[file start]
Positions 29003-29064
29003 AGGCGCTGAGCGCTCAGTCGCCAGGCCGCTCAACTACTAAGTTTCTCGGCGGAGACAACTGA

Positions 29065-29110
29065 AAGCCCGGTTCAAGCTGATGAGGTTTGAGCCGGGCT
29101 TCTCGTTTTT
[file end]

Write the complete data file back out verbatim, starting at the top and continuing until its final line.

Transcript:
Positions 29003-29064
29003 AGGCGCTGAGCGCTCAGTCGCCAGGCCGCTCAACTACTAAGTTTCTCGGCGGAGACAACTGA

Positions 29065-29110
29065 AAGCCCGGTTCAAGCTGATGAGGTTTGAGCCGGGCT
29101 TCTCGTTTTT